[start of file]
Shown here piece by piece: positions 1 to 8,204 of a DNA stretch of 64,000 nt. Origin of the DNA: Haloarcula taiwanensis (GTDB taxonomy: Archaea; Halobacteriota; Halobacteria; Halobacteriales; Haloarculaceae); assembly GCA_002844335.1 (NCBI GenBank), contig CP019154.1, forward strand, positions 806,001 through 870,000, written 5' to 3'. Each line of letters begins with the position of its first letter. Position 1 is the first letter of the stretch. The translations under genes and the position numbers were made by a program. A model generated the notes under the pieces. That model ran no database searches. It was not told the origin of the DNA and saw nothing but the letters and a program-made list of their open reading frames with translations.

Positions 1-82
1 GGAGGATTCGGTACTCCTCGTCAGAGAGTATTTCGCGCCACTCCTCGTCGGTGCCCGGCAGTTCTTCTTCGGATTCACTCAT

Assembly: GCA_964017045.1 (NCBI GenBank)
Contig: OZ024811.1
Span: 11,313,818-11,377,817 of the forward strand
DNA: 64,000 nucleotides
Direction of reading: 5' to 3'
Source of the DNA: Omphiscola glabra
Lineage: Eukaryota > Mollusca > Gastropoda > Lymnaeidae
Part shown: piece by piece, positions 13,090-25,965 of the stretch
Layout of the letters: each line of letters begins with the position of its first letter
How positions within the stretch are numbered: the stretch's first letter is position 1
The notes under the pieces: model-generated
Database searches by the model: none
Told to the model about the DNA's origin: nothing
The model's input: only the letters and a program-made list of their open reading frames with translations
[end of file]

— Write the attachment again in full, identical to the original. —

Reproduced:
Shown here piece by piece: positions 1 to 8,204 of a DNA stretch of 64,000 nt. Origin of the DNA: Haloarcula taiwanensis (GTDB taxonomy: Archaea; Halobacteriota; Halobacteria; Halobacteriales; Haloarculaceae); assembly GCA_002844335.1 (NCBI GenBank), contig CP019154.1, forward strand, positions 806,001 through 870,000, written 5' to 3'. Each line of letters begins with the position of its first letter. Position 1 is the first letter of the stretch. The translations under genes and the position numbers were made by a program. A model generated the notes under the pieces. That model ran no database searches. It was not told the origin of the DNA and saw nothing but the letters and a program-made list of their open reading frames with translations.

Positions 1-82
1 GGAGGATTCGGTACTCCTCGTCAGAGAGTATTTCGCGCCACTCCTCGTCGGTGCCCGGCAGTTCTTCTTCGGATTCACTCAT

Assembly: GCA_964017045.1 (NCBI GenBank)
Contig: OZ024811.1
Span: 11,313,818-11,377,817 of the forward strand
DNA: 64,000 nucleotides
Direction of reading: 5' to 3'
Source of the DNA: Omphiscola glabra
Lineage: Eukaryota > Mollusca > Gastropoda > Lymnaeidae
Part shown: piece by piece, positions 13,090-25,965 of the stretch
Layout of the letters: each line of letters begins with the position of its first letter
How positions within the stretch are numbered: the stretch's first letter is position 1
The notes under the pieces: model-generated
Database searches by the model: none
Told to the model about the DNA's origin: nothing
The model's input: only the letters and a program-made list of their open reading frames with translations